Mechanical instability driven self-assembly and architecturing of 2D materials

Michael Cai Wang, Juyoung Leem, Pilgyu Kang, Jonghyun Choi, Peter Knapp, Keong Yong, Sung Woo Nam

Research output: Contribution to journalReview article

Abstract

Two-dimensional (2D) materials have been well studied for their diverse and impressive properties and superlative mechanical strength. Their atomic thinness and weak van der Waals interaction, while fascinating and unique, dictate their tendency to exhibit out of plane morphologies such as bending, buckling, folding, rippling, scrolling, and wrinkling, etc. In this review, we discuss the mechanisms behind these instability driven morphologies and the resultant phenomena that arise. We then survey methods to manipulate them especially in a scalable manner, and elucidate some interesting applications uniquely enabled by these structures. Contrary to conventional wisdom, the deterministic control of these features has great implications for the local and overall material properties due to heterogeneous distribution of stresses and strains. The introduction of deformable and shape memory substrates especially allow for facile and large scale synthesis of various types of out of plane morphologies. We show that a variety of exciting phenomena and applications arise, including tunable surfaces and coatings, robust devices and electronics, adaptive optoelectronics, material toughening, energy storage, and chemical sensing. This new perspective on these otherwise nuisance thin-film phenomena enable new tools for future materials discovery, design, and synthesis with the ever growing library of 2D atomically thin materials.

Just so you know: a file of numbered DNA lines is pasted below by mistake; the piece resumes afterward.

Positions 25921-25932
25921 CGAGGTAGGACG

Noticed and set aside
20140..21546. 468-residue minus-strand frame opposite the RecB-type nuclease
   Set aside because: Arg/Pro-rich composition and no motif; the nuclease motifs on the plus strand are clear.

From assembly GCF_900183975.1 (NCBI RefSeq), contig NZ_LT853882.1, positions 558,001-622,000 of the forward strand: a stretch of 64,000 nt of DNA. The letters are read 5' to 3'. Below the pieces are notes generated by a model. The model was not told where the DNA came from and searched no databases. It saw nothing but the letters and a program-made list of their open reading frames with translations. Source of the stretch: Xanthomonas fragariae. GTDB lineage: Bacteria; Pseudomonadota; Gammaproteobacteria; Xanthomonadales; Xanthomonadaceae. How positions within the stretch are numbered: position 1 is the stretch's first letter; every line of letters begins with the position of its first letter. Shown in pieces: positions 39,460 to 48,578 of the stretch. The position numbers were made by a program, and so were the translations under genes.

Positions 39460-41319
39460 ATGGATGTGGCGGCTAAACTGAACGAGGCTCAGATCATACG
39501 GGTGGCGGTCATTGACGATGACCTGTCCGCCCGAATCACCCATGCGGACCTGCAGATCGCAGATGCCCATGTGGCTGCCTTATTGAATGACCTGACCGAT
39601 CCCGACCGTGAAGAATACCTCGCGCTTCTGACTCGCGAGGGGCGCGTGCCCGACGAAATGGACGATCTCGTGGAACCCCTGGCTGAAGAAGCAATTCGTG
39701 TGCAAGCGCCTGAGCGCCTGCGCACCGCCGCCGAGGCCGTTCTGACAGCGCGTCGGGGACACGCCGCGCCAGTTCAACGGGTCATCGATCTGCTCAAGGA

Original languageEnglish (US)
Article number022002
Journal2D Materials
Volume4
Issue number2
DOIs
StatePublished - Jun 2017

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Keywords

  • Architectured materials
  • Deformable
  • Mechanical instability
  • Reconfigurability
  • Stretchable electronics

ASJC Scopus subject areas

  • Chemistry(all)
  • Materials Science(all)
  • Condensed Matter Physics
  • Mechanics of Materials
  • Mechanical Engineering

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